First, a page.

StarHub is a pioneer in the delivery of converged services, providing a full range of information, communications and entertainment offerings for both the consumer and corporate markets. Its business has been growing and with it, the volume of business communications. To cater for this without incurring a steep escalation in storage costs, it decided to trial Microsoft Exchange 2010, which will allow it to use less costly Tier 2 and 3 storage for user mailboxes.
Compared with its previous version of Exchange – Exchange 2003 - the newer version will also potentially enable StarHub to minimise business disruption in the event of a system failure. Same site failover will be almost immediate, while disaster recovery can be reduced from four or five hours to less than 30 minutes.
Launched in 2000, StarHub is one of Singapore's most innovative info-communications providers and a pioneer in “hubbing” - the ability to deliver unique integrated and converged services to all its customers. It offers a full range of information, communications and entertainment services for both the consumer and corporate markets.
The company has over 2,700 full-time staff. Since 2005, it has been using Microsoft Exchange 2003 as a platform for its staff to communicate with each other as well as with customers and partners. Users can also access the Public Folder on the Exchange system to book resources such as meeting rooms.
||With Exchange 2010, if one site goes down, operations can failover to the second site, and email and other services can continue without causing any business disruption.
||Kwan Choon Tuck
Assistant Vice President
StarHub’s Infrastructure Services
However, as its business grows, the volume of communications has also been rising exponentially. Currently each user is given a fraction of the recommended limit of 1 GB for each Exchange 2003 mailbox. The limited mailbox size allocation is due to the high cost of Tier 1 storage on which the Exchange storage is based. Increasing this storage allocation requires careful cost justification. As Mr. Kwan Choon Tuck, Assistant Vice President for StarHub’s Infrastructure Services explains, “The architecture of Exchange 2003 uses Tier 1 SAN or storage area networks which is very expensive, so any increase in mailbox size can be very costly.”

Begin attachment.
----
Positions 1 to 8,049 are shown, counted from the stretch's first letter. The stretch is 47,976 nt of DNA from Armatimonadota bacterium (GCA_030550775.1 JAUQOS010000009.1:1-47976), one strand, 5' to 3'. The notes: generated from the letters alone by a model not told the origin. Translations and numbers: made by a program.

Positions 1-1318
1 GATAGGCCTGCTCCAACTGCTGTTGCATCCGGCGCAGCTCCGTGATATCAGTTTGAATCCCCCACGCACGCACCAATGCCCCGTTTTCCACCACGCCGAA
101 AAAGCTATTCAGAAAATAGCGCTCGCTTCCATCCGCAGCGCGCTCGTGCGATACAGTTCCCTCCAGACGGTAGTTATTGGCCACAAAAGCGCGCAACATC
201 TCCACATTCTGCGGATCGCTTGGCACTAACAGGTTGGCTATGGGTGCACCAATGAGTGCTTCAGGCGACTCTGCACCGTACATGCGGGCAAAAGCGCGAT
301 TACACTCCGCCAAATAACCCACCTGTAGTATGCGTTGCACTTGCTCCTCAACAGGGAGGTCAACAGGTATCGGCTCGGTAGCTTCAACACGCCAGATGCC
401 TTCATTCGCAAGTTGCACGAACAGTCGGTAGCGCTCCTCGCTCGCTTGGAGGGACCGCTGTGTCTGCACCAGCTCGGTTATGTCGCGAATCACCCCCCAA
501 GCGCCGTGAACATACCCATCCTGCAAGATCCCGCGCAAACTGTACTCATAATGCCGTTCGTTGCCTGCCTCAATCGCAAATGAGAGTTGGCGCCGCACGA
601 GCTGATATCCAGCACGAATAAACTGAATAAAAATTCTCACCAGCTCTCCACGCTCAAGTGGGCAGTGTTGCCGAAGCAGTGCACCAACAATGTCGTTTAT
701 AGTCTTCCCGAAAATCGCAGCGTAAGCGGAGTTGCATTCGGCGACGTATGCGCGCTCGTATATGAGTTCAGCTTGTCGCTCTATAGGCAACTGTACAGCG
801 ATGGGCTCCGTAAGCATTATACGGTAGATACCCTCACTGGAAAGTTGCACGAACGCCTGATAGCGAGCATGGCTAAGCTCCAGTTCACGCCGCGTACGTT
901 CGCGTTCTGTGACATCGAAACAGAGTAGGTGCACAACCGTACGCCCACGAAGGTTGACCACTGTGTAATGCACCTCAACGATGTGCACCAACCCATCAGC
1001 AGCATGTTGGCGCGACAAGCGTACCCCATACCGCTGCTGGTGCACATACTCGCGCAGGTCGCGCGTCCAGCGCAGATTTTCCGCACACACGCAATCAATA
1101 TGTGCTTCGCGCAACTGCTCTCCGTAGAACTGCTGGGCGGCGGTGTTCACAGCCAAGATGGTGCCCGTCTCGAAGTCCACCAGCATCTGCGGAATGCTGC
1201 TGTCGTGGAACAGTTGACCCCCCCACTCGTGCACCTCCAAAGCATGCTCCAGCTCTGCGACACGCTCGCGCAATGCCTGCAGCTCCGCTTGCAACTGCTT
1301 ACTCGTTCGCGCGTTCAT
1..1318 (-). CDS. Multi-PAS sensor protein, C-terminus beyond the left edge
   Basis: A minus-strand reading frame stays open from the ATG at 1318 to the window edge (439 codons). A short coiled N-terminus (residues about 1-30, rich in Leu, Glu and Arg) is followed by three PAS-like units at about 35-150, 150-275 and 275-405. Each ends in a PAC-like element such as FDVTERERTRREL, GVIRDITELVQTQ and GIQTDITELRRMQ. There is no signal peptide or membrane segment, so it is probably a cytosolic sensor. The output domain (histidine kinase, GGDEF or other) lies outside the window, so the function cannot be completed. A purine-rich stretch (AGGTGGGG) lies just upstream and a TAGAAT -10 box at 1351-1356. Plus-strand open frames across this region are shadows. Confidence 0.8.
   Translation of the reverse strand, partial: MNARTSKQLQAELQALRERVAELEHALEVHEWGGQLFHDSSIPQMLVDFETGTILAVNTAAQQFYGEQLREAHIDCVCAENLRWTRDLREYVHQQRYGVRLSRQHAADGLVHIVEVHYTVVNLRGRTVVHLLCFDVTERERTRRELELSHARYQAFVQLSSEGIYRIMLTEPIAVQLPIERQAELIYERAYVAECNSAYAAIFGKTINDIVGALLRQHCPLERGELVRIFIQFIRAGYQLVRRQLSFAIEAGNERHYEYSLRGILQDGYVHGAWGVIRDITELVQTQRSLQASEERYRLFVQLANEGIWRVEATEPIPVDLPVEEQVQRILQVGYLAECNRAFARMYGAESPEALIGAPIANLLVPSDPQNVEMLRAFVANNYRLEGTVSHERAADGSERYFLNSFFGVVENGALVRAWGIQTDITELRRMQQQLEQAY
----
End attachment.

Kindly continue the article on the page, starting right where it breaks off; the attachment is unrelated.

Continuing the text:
Another issue that StarHub faces is system availability and the time needed for a full system recovery in the event of a disaster. “Email is considered to be a mission-critical system, so we cannot allow it to fail,” said Mr. Kwan.
With Exchange 2003, this has been a concern because it would typically take up to 30 minutes to recover from the same site, and four to five hours to recover from a remote site. Meanwhile, Outlook users would be offline during the recovery process.
To address these issues, StarHub decided to embark on a trial deployment of the new Microsoft Exchange 2010 which would provide greater flexibility for the company to use less costly Tier 2 or Tier 3 direct attached storage - a move that could potentially cut storage costs by up to four times.
Exchange 2010 also provides high availability and faster disaster recovery through features such as the Database Availability Group (DAG). DAG is a set of mailbox servers that use continuous replication to update database copies, manage failures that affect individual databases, and provide automatic recovery from a variety of failures at the disk, server and data centre levels.
“With Exchange 2010, if one site goes down, operations can failover to the second site, and email and other services can continue without causing any business disruption,“ said Mr. Kwan.
In deciding on the upgrade for its messaging platform, another key consideration for StarHub was that there should be minimal disruption for users during the migration process. This meant no impact to the users’ email profile during the mailbox migration, and the assurance that the new system could co-exist with Exchange 2003 so that there would be no lost or unrouted emails. At the same time, the increase in mailbox size should not come at the expense of performance or have any negative impact on the user experience.
StarHub began planning for the trial deployment in September 2009. This involved replicating its production environment to the test environment and running a clone of the Exchange 2003 system together with the new Exchange 2010 to see if they could co-exist.
One issue that emerged during the process was that Exchange 2010 users could not access the Exchange 2003 Public Folder and Address Book. The problem was eventually solved with the help of the Microsoft Support Centre.
Once the testing was completed, the Exchange 2010 server was rolled out to about 150 trial users. These users were located at one site, with Exchange 2010 running on two HP blade servers to ensure high availability and to leverage on its DAG capabilities.